School of Thought
Anupam Kher needs to stop misleading people
It is not India, but the government that is intolerant.
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A day after Greenpeace India was deregistered by the government, Anupam Kher took out a “March for India” to oppose those who have been protesting against growing intolerance. Kher’s March was cheered by an English channel as bigger than the one taken out by the Congress earlier this week. The channel, in its haste to please someone somewhere, forgot that the Delhi Police had allowed the Congress to just bring 125 people for the March. In Kher’s counter-march however, there was no such limitation. Sonia Gandhi’s march was a protest march by a political party. Why did it have to be countered by a film actor is something only Arun Jaitley can answer – since he is the one who labels protests by intellectuals as politics (of Congress and the Left) “by other means”.
Kher’s march has had one great impact on the high stake and stressful debate on intolerance – it gave away the devious template of right wing propaganda. “We are going to the Rashtrapati Bhawan to tell the President that India is tolerant.” As if the President of India, who has warned the government thrice in a matter of one month over growing intolerance, needs an Anupam Kher to tell him that. As if India needs to be told that.
It is not India, Mr Kher, it is the government of India that is intolerant. It is the ideology and elements patronised by the state that is stoking intolerance. World over, the right wing uses such devious arguments to counter any opposition to it. Ayn Rand termed it as “argument from intimidation” – “only those who wish to polarise the country say there is growing intolerance”; “those who are unable to accept Modi as prime minister, are returning their awards”; “those who were patronised by the previous regime cannot tolerate Modi”.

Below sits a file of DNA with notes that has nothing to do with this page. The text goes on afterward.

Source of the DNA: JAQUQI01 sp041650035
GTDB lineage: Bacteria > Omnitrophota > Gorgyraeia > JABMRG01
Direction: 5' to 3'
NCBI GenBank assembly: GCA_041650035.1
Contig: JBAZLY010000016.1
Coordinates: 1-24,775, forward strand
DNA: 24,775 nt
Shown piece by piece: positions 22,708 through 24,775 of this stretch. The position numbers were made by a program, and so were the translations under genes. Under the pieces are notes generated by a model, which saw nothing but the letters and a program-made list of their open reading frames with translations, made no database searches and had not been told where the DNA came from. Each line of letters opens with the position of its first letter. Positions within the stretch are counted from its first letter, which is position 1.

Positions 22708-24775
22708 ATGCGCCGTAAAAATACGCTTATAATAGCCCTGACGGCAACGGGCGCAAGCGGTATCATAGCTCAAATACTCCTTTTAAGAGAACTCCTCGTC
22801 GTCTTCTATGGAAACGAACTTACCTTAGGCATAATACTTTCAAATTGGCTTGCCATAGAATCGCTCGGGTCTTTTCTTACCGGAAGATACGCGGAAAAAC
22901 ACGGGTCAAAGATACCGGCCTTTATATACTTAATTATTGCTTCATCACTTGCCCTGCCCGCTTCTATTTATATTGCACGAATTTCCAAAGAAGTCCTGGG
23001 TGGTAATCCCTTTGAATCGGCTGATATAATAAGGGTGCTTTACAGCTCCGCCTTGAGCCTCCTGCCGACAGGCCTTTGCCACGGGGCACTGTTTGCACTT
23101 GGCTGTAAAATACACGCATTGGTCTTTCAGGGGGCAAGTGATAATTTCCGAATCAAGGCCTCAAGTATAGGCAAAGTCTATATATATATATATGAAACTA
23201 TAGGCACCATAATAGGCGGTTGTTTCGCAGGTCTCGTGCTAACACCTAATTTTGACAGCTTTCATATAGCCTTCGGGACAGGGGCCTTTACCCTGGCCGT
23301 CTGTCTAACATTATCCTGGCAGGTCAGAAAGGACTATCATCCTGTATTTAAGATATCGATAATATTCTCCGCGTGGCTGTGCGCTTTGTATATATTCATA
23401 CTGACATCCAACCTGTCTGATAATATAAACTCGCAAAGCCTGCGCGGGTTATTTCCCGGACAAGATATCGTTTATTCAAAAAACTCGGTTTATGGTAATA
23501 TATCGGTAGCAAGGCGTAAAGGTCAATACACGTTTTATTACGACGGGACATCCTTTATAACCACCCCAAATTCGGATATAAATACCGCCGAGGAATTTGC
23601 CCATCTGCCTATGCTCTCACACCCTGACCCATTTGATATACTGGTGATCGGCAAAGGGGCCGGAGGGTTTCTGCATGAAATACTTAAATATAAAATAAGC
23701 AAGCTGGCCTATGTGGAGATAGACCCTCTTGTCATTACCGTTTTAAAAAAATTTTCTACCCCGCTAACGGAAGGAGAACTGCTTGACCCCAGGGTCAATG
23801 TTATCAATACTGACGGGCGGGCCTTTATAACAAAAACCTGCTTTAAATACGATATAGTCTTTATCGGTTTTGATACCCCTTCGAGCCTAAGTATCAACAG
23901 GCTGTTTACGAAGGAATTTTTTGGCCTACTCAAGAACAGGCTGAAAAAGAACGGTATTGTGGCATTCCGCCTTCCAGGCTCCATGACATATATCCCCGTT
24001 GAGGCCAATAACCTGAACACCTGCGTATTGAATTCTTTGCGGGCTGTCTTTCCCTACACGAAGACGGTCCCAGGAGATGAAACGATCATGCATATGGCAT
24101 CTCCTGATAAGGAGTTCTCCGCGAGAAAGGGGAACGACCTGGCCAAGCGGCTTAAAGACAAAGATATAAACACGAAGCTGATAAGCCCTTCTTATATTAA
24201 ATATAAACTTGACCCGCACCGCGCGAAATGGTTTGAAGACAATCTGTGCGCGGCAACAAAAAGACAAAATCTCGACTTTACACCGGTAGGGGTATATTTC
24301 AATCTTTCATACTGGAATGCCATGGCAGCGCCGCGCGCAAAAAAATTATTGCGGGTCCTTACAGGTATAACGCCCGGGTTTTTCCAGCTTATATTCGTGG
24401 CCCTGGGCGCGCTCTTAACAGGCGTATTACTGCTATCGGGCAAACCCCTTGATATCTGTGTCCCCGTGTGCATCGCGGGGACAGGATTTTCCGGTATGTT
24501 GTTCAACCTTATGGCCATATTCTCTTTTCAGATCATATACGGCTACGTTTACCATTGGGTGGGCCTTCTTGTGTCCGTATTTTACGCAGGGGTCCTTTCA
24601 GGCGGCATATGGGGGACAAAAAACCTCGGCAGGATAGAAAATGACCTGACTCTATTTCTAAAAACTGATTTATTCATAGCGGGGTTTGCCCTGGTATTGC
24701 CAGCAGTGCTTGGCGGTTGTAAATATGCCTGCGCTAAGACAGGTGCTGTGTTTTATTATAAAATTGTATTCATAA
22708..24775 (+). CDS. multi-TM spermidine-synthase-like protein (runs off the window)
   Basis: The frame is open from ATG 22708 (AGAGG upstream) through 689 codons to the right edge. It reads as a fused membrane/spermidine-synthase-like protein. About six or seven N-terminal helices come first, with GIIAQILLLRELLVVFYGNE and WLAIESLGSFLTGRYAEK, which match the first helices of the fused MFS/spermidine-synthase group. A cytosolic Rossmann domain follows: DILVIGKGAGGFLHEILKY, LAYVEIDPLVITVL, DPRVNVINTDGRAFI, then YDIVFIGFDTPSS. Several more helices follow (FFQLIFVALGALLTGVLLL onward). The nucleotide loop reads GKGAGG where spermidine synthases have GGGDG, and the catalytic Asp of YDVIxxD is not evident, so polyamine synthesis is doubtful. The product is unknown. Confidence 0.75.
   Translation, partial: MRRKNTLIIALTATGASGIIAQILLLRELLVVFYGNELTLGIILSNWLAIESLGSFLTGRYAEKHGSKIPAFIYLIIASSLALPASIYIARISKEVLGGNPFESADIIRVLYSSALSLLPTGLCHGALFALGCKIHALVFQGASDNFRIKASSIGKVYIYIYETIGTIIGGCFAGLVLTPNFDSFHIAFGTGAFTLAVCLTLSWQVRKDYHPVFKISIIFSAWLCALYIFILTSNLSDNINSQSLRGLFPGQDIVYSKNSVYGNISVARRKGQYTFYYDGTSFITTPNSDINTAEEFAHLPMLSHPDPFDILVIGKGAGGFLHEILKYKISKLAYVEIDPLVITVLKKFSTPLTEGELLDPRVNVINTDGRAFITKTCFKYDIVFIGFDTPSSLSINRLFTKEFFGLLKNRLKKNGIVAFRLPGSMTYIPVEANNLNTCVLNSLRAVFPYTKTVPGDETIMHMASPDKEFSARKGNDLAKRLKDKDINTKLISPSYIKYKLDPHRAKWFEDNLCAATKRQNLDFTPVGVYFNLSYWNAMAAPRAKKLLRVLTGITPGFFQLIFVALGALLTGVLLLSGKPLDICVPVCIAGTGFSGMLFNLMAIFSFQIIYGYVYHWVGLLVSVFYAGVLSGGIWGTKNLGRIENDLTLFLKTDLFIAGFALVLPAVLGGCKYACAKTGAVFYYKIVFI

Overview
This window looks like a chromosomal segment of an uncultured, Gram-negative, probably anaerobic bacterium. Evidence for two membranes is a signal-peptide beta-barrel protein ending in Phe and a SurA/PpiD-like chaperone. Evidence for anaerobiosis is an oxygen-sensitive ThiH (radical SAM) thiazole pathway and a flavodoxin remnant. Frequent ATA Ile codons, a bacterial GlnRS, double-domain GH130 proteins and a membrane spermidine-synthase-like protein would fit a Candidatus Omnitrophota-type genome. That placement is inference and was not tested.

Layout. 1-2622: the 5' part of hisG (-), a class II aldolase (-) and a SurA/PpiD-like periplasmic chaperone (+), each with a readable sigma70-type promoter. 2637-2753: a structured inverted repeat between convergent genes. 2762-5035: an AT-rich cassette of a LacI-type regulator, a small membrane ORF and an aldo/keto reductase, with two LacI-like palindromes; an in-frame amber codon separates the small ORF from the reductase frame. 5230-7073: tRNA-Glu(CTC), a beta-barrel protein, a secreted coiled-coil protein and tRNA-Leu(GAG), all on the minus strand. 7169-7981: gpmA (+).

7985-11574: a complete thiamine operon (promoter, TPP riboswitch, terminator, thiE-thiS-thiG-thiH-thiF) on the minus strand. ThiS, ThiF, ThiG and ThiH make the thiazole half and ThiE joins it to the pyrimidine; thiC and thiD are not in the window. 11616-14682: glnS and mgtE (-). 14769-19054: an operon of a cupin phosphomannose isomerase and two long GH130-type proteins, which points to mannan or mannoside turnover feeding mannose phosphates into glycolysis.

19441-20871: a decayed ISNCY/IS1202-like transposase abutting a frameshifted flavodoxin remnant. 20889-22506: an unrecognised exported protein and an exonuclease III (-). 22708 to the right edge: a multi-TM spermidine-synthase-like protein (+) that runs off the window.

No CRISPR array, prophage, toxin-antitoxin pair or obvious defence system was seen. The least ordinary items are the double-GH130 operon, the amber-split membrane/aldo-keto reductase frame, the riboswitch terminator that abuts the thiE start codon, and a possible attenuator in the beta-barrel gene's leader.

Anupam Kher got a sample of intolerance from the party he supports (and his wife is a Member of Parliament from), when Yogi Adityanath, Kailash Vijayvargiya and others questioned Shah Rukh Khan’s patriotism – just because Khan voiced his opposition to the intolerance of ban-bandwagon. Until late last night, Kher kept making calls to various Bollywood stars asking them to join today’s March. Some of them would have joined him too, had it not been for the intolerant rants of some of his political colleagues in the BJP.
Demonstrating his patriotic outrage, Kher claimed, “No Indian can tolerate when the nation is being insulted on a global level and there are those who are doing that right now”. If opposing the intolerant ideology of today’s ruling establishment amounts to insulting the nation, were you, Mr Kher, insulting India when you joined the Anna movement against corruption in 2012?
I would not call it pseudo patriotism but isn’t this selective patriotism?
“Prime Minister Modi has agreed to meet us this evening at 6.30pm, we are thankful to him”, beamed Anupam Kher at the end of the march. As if it came as a surprise to anyone. It is not as though the Prime Minister agreed to meet Zakia Jafri or the family of Akhlaq or the family of Vaibhav and Divya - the Dalit children killed in Faridabad.
I have admired Anupam Kher for his tremendous acting skills and saw Saaransh over a dozen times. Yet when he wears that look of a victim, it does not gel well at all, especially not when you are leading a state sponsored march in support of the state. He tried his best to have an appropriate expression of outrage against those who “just cannot tolerate to see Modi as the prime minister”.
Victimhood of the King is not something people can easily relate to, in a country like ours. When you belong to the King’s team, even if you are a good actor, the role of a victim is the most difficult one.
Before even saying yes to play this role, Kher should have seen the conduct of Corporal Mohd Sartaj, son of Akhlaq or that of Jitender, father of Vaibhav and Divya. They were victims of intolerance and did not need to do any role-play. And yet, they did not play victim.